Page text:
Live Like You Were Dying

Love like there is no tomorrow,
fight poverty and injustice,
and seize today’s adventures

Last year I was driving along and listening to the (country) song, “Live Like You Were Dying” by Tim McGraw and singing it with all my heart. I felt like those words are a core part of my motto, “Be all that you can be.” The lyrics for the chorus are:

I went sky divin’
I went Rocky Mountain climbin’
I went 2.7 seconds on a bull named Fu Manchu
And I loved deeper
And I spoke sweeter
And I gave forgiveness I’ve been denying
And he said someday I hope you get the chance
To live like you were dyin’

See full Lyrics by Tim McGraw

I confess my first association with “Live Like You Were Dying” was with activities like “sky diving, rocky mountain climbing,” traveling, etc. However, when I’m on my deathbed, assuming I even get the chance to ponder my life, I’m not sure I will be grateful for all the adventure-type activities, and I doubt I will be regretful of any such activities missed. However, the answer isn’t as simple as that. Perhaps there are three perspectives on a life that “Lived Like You Were Dying”

  1. When I can no longer go sky diving, will I regret not going; will I regret not visiting every country in the world, or visiting the Palawan Island when those activities are no longer possible? While I may still have many years of life left, at some point there will be things that I wanted to do but I can no longer do. Will I be disappointed that I didn’t do some of those things?
  2. My heart breaks at the extreme poverty and injustice at the margins of society where hope is lost. Also, those of us in the Western world are incredibly blessed and we can do something about that suffering. I’m confident that the more I do to improve people’s lives, (especially if I get to know those people) the more fulfillment I would have. I don’t expect I will regret not seeing Antarctica if it is because I was consumed with alleviating poverty or injustice (at a minimum Elisabeth and my approach accomplishes this using the profits from IntelliTect).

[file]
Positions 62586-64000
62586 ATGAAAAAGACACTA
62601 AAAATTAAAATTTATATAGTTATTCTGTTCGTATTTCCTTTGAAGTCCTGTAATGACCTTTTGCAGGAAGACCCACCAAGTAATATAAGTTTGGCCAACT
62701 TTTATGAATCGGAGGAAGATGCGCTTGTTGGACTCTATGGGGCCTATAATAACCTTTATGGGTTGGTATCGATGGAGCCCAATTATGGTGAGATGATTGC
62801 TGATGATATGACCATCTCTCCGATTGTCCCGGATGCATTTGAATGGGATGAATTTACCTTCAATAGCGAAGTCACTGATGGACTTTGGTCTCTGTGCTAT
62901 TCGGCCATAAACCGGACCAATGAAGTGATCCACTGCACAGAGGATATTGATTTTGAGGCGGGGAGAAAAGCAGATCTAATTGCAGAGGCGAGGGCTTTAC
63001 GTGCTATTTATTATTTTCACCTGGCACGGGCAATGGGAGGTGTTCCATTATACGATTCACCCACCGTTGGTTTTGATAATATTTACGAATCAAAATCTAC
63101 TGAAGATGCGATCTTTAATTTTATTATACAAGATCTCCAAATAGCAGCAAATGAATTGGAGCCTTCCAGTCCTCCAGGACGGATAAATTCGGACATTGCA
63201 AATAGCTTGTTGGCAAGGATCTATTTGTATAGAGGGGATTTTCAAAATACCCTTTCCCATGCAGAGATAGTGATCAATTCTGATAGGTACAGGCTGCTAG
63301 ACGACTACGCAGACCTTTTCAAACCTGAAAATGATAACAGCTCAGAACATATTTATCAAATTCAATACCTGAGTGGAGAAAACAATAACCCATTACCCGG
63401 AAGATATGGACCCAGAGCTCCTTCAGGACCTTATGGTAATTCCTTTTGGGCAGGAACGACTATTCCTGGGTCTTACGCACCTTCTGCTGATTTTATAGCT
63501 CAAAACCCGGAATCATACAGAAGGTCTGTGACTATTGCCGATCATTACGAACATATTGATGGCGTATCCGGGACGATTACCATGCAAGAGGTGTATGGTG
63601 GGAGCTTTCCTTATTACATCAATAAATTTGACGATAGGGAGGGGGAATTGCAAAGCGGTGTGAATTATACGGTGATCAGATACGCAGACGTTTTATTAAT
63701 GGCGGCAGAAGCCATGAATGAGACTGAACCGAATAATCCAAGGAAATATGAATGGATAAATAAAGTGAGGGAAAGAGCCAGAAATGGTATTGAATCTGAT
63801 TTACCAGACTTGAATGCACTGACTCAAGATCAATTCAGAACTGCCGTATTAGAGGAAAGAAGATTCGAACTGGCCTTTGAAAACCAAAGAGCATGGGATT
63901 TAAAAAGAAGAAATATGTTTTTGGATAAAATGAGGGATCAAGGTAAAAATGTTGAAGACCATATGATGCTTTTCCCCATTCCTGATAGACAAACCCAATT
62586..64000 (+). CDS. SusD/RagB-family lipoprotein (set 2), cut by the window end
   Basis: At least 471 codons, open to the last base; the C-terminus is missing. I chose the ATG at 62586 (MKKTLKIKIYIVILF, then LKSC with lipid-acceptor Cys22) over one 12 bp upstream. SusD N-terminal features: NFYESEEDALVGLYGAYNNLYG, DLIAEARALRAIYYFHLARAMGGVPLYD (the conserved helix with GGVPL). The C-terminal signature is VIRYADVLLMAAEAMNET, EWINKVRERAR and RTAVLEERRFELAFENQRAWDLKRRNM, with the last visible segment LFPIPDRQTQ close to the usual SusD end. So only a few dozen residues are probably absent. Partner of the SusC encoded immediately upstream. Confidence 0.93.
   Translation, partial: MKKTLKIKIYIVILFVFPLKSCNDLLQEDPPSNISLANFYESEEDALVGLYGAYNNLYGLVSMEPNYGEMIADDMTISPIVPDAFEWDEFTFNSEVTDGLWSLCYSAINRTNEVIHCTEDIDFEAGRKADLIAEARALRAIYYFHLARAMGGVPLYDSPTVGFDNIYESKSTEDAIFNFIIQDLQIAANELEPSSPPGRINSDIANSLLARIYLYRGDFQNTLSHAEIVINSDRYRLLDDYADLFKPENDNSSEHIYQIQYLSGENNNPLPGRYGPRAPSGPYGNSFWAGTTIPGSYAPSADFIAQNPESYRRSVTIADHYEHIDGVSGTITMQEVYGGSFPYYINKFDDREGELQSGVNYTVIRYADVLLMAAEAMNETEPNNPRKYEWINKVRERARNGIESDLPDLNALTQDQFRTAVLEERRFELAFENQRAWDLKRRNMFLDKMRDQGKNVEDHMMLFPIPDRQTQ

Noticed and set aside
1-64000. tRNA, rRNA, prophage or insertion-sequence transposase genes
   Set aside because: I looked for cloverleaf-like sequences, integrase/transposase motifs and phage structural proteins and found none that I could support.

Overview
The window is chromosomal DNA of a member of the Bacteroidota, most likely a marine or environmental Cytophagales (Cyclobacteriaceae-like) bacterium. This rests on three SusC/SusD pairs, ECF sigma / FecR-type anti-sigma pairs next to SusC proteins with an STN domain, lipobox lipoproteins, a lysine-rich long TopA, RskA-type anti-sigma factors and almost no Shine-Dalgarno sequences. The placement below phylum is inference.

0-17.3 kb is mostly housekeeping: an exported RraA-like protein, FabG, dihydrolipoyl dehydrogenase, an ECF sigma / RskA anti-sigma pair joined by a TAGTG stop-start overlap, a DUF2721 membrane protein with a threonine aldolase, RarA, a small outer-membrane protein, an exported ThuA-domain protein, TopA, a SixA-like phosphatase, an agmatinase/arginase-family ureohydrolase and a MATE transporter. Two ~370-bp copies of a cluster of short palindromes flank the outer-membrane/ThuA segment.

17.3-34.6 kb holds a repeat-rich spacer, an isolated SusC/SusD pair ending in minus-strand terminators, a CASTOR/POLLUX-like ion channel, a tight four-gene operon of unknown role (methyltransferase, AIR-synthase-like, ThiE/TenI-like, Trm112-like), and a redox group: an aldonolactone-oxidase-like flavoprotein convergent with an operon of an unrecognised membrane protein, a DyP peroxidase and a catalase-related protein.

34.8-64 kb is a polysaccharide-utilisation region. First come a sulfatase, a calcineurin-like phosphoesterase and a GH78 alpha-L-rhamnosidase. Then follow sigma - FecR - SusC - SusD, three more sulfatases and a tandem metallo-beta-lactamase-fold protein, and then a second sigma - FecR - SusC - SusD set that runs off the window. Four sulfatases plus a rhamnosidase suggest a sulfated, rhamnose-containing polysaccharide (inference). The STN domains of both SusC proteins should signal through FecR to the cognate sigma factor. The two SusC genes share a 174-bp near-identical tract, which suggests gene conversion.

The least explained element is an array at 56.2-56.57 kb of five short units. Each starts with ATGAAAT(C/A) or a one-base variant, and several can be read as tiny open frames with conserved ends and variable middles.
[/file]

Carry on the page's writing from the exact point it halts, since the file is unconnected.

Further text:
3. When I’m on my deathbed perhaps my reflections will be solely focused on time not spent with those I love or not having those that loved me and will miss me at my bedside?

In summary, I suspect that when I can’t be adventurous anymore, I will regret not having been more adventurous. Similarly, when I’m not as capable of helping those experiencing extreme injustice, I will wonder if I should have done more. But, when I’m on my deathbed, time with loved family and friends will be my focus, satisfaction with helping others will be cathartic, and adventure will be irrelevant.

Surprisingly, however, I find that this last sentence does not suffice for the guiding insight. Why should sentiment on your deathbed be the primary consideration for how you live most of your life? Instead, I choose to:

Love like there is no tomorrow,
fight poverty and injustice,
and seize today’s adventures

(I’m eager to improve this last sentence and request suggestions… but for now I’m choosing published over perfection.)

One Response to Live Like You Were Dying

  1. jake says:

    How about
    “embrace life’s uncertainty with verve and spirit”

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